I am not a knitter of socks. I am a knitter of fingerless mitts, hats, scarves, sweaters, cowls, shawls, and more. Several years ago I knit my very first sock. And that’s it. I finished it and never knit the second sock. I still have the first sock. I long ago used the rest of the yarn for a couple of pairs of mitts.
Mitts and socks have much in common. They come in pairs. They include miles and miles of plain boring knitting. And yet I have no problem knitting many, many pairs of fingerless mitts. I have not even considered knitting another sock since I finished the first one. Last week I developed the urge to knit socks.
This sock yarn is designed to be relatively fool proof. It looks fancy because of the stripes, but it is a self-striping yarn. Meaning that all you have to do is follow the pattern on the ball band – knit, knit, knit – and you end up with two perfectly matching socks that look like this.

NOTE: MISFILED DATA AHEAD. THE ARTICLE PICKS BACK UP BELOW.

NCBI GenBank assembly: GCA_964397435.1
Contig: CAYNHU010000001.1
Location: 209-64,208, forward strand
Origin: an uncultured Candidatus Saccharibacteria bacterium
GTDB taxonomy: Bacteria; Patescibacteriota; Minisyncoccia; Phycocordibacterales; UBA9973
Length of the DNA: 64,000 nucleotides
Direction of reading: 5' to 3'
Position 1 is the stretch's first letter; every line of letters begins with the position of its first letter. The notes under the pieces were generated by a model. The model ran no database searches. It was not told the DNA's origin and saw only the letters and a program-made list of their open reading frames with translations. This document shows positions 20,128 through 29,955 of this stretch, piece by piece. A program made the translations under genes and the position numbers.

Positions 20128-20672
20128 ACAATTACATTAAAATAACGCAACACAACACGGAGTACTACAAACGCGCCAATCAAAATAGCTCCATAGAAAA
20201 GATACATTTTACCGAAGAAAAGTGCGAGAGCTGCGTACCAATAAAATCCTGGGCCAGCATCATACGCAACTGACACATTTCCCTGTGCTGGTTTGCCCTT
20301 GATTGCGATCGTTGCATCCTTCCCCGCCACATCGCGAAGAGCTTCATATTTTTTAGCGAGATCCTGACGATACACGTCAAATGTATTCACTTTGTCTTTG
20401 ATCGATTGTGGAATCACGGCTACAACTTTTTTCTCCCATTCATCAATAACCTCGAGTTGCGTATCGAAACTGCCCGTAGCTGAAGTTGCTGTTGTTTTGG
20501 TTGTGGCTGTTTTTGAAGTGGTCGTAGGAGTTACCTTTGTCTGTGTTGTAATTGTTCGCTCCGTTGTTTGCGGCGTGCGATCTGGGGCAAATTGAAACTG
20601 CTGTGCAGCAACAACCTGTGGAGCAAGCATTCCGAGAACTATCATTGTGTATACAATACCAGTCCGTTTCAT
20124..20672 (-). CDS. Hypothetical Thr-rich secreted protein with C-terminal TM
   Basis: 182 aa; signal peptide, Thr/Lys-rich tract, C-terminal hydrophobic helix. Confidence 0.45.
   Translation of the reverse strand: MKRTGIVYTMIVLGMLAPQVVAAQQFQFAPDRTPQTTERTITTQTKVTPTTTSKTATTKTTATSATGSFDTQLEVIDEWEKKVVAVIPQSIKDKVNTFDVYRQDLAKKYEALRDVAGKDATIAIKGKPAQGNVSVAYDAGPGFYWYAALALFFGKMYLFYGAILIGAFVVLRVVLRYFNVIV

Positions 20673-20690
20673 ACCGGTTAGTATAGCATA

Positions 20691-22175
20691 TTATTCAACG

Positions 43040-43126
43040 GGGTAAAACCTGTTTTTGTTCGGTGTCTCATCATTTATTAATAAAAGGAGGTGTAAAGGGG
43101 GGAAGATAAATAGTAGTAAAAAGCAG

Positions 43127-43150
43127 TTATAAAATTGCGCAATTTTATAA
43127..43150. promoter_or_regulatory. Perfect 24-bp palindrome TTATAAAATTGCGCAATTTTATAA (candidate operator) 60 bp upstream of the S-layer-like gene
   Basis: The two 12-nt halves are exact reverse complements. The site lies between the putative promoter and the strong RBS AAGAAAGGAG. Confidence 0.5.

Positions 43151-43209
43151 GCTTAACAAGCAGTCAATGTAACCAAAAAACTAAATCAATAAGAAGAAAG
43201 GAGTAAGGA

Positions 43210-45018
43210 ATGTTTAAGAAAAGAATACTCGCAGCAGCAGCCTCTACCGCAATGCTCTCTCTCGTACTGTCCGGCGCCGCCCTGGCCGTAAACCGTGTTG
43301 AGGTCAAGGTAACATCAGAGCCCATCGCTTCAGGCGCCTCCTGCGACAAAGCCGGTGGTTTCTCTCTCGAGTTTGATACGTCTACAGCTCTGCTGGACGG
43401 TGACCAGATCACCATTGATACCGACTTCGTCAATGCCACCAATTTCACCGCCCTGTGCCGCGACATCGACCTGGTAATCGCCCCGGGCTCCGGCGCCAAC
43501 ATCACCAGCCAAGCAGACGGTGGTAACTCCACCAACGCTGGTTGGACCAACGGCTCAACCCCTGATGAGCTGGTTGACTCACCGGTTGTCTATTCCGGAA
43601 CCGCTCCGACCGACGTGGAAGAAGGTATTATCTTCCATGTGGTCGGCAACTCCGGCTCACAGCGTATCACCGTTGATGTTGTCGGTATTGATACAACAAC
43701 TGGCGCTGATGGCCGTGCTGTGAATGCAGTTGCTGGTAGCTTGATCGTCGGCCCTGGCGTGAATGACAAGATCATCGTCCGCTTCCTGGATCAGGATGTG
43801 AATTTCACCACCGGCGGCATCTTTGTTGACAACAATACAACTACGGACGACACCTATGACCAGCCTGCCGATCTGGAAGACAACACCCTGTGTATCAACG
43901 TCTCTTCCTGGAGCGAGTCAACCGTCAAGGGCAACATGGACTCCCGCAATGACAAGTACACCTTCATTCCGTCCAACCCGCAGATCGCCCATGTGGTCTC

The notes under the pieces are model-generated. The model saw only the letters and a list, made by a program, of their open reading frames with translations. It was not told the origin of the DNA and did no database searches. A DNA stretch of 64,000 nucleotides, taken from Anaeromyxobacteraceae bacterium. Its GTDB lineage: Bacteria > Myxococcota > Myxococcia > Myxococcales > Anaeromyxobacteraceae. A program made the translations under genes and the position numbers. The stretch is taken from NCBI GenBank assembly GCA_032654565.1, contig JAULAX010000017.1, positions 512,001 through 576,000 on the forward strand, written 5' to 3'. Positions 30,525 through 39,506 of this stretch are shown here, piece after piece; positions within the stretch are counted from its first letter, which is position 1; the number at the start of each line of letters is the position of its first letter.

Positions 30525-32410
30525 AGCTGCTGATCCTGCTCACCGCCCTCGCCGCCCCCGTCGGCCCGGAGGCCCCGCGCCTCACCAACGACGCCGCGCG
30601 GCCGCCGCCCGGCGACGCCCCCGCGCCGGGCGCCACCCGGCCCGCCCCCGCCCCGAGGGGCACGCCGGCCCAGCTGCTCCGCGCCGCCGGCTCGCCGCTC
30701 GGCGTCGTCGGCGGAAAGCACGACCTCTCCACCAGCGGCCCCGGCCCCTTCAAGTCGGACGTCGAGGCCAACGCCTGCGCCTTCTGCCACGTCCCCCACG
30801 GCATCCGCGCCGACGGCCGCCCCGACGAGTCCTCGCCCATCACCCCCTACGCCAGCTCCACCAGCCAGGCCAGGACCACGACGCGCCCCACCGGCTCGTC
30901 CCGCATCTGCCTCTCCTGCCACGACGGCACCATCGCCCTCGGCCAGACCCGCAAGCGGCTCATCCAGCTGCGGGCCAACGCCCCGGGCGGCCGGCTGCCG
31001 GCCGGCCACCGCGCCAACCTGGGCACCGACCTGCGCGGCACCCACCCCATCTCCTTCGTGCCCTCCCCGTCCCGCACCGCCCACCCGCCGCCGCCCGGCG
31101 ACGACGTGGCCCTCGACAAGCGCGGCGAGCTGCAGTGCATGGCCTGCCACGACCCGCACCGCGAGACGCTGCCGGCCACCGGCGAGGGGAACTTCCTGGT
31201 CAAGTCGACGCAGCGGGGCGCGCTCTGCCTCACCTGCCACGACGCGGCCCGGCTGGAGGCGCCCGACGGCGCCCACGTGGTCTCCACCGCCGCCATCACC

With my sum total of one sock-knit-experience, I decided that the pattern on the ball band, which starts at the cuff (top down) and is just plain knitting the whole way, wouldn’t work for me. So, I decided to find a different pattern to use for this yarn. I chose this pattern. I wanted a pretty design and I wanted a toe-up pattern. This pattern meets both of those criteria.
I started knitting. I got to the second stripe and I realized that this self-striping yarn was designed for top down socks only. By choosing a toe-up pattern, I had taken idiot proof sock yarn and made a large mistake. I fluctuate between being the kind of knitter that fixes mistakes and the kind of knitter that adapts mistakes to make them look on purpose. I’m not sure how to make this look on purpose, but I’m not fixing it either. So there.
The leg of the sock will be perfectly plain in color – the better to see the lace pattern. Yeah, that’s why I did it.